The Wolverine

September 2020

The Wolverine: Covering University of Michigan Football and Sports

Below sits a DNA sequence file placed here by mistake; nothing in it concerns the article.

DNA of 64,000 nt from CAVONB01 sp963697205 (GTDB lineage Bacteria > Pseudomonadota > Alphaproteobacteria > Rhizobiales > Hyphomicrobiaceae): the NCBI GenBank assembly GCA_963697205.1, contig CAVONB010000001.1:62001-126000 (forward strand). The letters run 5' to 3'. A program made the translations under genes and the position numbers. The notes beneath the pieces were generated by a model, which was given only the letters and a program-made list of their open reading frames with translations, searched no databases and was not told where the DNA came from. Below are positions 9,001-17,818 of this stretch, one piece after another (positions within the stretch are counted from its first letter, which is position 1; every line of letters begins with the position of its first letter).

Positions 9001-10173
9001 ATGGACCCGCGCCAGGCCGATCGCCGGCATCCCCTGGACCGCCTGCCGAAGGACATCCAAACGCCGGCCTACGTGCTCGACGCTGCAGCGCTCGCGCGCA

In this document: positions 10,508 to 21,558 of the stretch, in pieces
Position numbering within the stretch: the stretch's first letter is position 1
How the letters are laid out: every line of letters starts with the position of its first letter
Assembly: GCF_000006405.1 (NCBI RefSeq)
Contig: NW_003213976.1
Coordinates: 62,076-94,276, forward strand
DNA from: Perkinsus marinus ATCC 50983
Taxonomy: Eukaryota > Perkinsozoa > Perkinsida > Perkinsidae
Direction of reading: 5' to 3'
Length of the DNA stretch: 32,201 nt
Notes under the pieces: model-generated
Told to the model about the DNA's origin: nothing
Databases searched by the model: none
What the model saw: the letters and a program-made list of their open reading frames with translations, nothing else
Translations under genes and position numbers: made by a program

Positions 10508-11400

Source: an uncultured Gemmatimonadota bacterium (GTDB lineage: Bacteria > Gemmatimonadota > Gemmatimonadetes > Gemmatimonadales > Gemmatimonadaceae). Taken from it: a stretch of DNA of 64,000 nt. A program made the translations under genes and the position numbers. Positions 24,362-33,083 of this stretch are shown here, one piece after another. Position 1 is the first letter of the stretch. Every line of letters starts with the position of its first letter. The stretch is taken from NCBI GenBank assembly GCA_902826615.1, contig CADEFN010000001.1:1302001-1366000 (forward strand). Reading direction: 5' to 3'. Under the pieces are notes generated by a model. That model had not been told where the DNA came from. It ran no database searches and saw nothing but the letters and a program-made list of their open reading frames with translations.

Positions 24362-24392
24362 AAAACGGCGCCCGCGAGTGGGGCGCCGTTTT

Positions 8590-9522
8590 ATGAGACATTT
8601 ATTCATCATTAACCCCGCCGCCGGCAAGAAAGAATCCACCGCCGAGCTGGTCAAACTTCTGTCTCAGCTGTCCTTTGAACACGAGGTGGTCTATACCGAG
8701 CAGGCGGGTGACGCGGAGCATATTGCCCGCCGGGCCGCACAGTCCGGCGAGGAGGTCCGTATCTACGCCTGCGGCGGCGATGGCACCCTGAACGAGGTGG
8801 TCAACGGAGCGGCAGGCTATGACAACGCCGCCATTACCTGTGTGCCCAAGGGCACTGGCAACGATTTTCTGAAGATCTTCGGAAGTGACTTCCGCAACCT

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SEPTEMBER 2020 THE WOLVERINE 45   WHERE ARE THEY NOW? the Ohio Stadium grass field a quagmire. "It was rainy," Trent said. "They call it making excuses, but it's been 10 years, so I can tell the truth. We get to that field, and that's before they had turf. That field was a disaster. "We get out there for pregame, and we could not get our footing for the life of us. We're sliding all over the field. We're like, we've got to figure this thing out." Buckeye receivers took advantage, proving a huge factor in Ohio State's 42-39 shoot-out win. "Unfortunately, we all played our worst games at the same time," Trent offered. "We knew what they were going to do. We had great insight and clues, and we had a great game plan. We just made mistakes we would never, ever make, and hadn't made all year. "With all that being said, we still had a chance to win. If we'd just played how we really should have played, things would have been different." Many sounded the call for a re- match in the national championship game. It never happened, then-Flor- ida head coach Urban Meyer arguing successfully against it. "Good old Urban Meyer put on his politician hat, whined like a baby for weeks, and he got it," Trent said. "There was no question, we were the two best teams in the country." It didn't look like it, when the Wol- verines went to the Rose Bowl and lost 32-18 to USC. But after the fi- nal week of the regular season, Trent cautioned, Michigan had nothing left in the tank. "That's one of those games where it mattered, but didn't matter," he said. "I know Michigan fans will hate for us to say that, because you want to go to the Rose Bowl and win. "But when you know you're sup- posed to be in the national champi- onship, it's tough. That team was re- ally good. We never recovered from Ohio State." The start to 2007 wasn't any bar- gain, given a shocker of an open- ing-game loss to Appalachian State and a blowout home defeat against Oregon. "I stand by Appalachian State be- ing the worst-scheduled football game in the history of college foot- ball," Trent said. "I don't know who decided to schedule the two-time defending I-AA national champions for your opening game. That team was good." He later played in the NFL against the likes of Corey Lynch, Armanti Edwards and Dexter Jackson, fully understanding how good they were. And after the subsequent "embar- rassing" loss to Oregon, Michigan needed to rally. They did, running off eight straight wins and pounding Meyer 's Tim Tebow-led Gators in the Citrus Bowl. "We matched up well against Flor- ida," Trent said. "We should have beaten them by 40 points, if my roommate [Mike Hart] doesn't fum- ble twice at the goal line. It was a fun game. Lloyd deserved it, and we got him a win." Carr's farewell gave way to the ill- fated Rich Rodriguez era and a 3-9 fifth-year senior season for Trent. "It was the absolute worst," Trent said. "I've never really bit my tongue on that. It was terrible, and it never really should have happened. It set Michigan back years. I feel like just now we're finally recovering. "It was a bad hire. It was a bad coach. It was a bad coaching staff. It was bad all around." After 2008, things got much bet- ter. Trent fulfilled his NFL dream, playing for the Cincinnati Bengals from 2009-11, and spent short stints with Indianapolis, Jacksonville and Washington. "I was blessed to live out a dream," he said. "I always wanted to play professional sports. The opportunity to play in the NFL was an absolute blessing." Feeling he had more to give than breaking up passes, Trent eventu- ally reached out to Michigan alum, Miami Dolphins owner and real es- tate magnate Stephen M. Ross. The encounter led to Trent's return home and a second career that has taken off. "Football and Michigan prepared me to do what I do now," Trent said. "You work hard, harder than every- body else, use the brain the Lord gave you, and you can be really suc- cessful. The Lord has really blessed me in what I'm doing now, and the opportunities I have." ❑ The Morgan Trent File Michigan Accomplishments: Earned a Big Ten championship ring as a true fresh- man … Played in 47 games, securing 147 tackles with 7.5 tackles for loss, seven interceptions, 22 passes broken up, two fumble recoveries and a blocked kick. Professional Accomplishments: Played cornerback from 2009-11 for the Cincinnati Bengals … Signed by Indianapolis and Jacksonville, and claimed by Washington prior to retiring in 2012 … Works in real estate in Orange County, Calif., for The Related Companies, founded by Miami Dolphins owner Stephen M. Ross. Michigan Memory: "I met my wife at Michigan. I've got two boys, Josiah and Jericho, who are 6 and 7, and I took them back to the Diag a couple of years ago before a football game. "Us all being there and having met my wife at the Diag … it meant a lot. I've met so many friends. Having my wife and my now family back at the place where we met was definitely special." Education: Earned a Liberal Arts degree in December 2008. Family: Married to wife Lizette, and the couple has two boys, Josiah, 7, and Jericho, 6. Trent is now the father of two young boys and works in real estate in Orange County, Calif., for The Related Companies, which was founded by Miami Dolphins owner and fellow U-M alum Stephen M. Ross. PHOTO COURTESY MORGAN TRENT

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